10 Jun 2024, 13:32
Sören Amelang

Germany must focus on jobs and environment in offshore wind rollout – NGOs, unions

Clean Energy Wire

Germany must pay more attention to social and environmental impacts in its ambitious rollout of offshore wind energy, environmental NGOs and unions have said. “The protection of nature, species and jobs has hardly played a role” in the allocation of marine areas for wind power development, the organisations said in a press release. “The tender design favours the allocation of areas to a few giant companies and higher electricity prices, jeopardising existing jobs,” they said. Environmental organisation DNR, trade union group DGB and the metalworkers union IG Metall warned in a letter to the climate and economy ministry that the current tender design resulted in negative consequences.

“In 2023, offshore wind energy areas were auctioned off for a total of 13.4 billion euros. Due to the prevailing highest bidder principle, two financially strong companies paid the lion's share,” the organisations said, warning this pattern could be repeated this year. “The high land prices increase the cost pressure on the supply chain, industry and employees, and favour unnecessarily high offshore electricity prices.” The organisations said the tender design should be amended to shift an almost exclusive focus on price criteria to include the environmental aspects of circularity, sustainable shipping, and nature-inclusive design, as well as good working conditions, “a resilient industrial transformation”, and sustainable education and training. “The offshore auctions must not only be about money, but also about better labour, more added value and more environmental protection,” said IG Metall’s Daniel Friedrich. “The German government must set criteria for the tenders that prevent predatory competition and help to keep a wind industry with good, collectively agreed jobs in Germany and Europe.”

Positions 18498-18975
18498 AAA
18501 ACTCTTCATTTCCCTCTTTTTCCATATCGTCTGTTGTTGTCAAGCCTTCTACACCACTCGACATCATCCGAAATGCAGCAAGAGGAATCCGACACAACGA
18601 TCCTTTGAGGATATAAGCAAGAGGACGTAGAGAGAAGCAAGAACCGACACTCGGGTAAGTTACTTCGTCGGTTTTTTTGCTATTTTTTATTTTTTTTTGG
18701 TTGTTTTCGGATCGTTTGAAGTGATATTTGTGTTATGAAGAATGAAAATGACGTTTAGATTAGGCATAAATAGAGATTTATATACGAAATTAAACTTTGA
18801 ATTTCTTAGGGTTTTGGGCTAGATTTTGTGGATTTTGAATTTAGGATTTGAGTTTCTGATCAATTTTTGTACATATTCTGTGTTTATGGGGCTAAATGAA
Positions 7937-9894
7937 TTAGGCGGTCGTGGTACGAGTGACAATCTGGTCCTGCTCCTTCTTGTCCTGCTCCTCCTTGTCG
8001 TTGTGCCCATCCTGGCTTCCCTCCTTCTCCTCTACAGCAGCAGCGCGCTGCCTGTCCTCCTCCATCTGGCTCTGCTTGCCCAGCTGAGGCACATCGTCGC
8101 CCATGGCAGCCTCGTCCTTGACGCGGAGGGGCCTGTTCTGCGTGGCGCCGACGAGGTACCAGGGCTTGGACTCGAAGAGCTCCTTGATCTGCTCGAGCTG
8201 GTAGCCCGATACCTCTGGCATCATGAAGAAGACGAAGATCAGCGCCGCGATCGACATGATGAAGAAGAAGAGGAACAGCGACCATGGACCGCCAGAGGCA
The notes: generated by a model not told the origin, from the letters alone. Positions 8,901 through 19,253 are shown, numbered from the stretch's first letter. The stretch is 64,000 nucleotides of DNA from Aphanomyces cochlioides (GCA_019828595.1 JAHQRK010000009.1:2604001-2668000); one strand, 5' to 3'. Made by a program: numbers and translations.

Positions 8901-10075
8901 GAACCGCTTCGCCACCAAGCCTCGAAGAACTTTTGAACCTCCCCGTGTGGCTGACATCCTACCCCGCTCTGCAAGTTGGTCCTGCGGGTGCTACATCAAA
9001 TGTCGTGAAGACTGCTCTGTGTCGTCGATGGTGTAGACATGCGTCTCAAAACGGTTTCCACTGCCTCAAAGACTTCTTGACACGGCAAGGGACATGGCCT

Germany had 1,566 turbines with a total capacity of 8.4 GW in operation in the North Sea and the Baltic Sea at the beginning of the year. The expansion rate must pick up rapidly as the country plans to have 30 GW of offshore capacity running by 2030, and aims to bring total capacity to 70 GW by 2045. The Federal Maritime and Hydrographic Agency (BSH) at the end of last week announced that spatial planning for the expansion of offshore wind had been sped up to allow the installation of up to 60 GW capacity by 2037.  A faster expansion had been made possible by temporarily relaxed EU regulation regarding environmental impact assessments and other bureaucratic obstacles, the BSH said.

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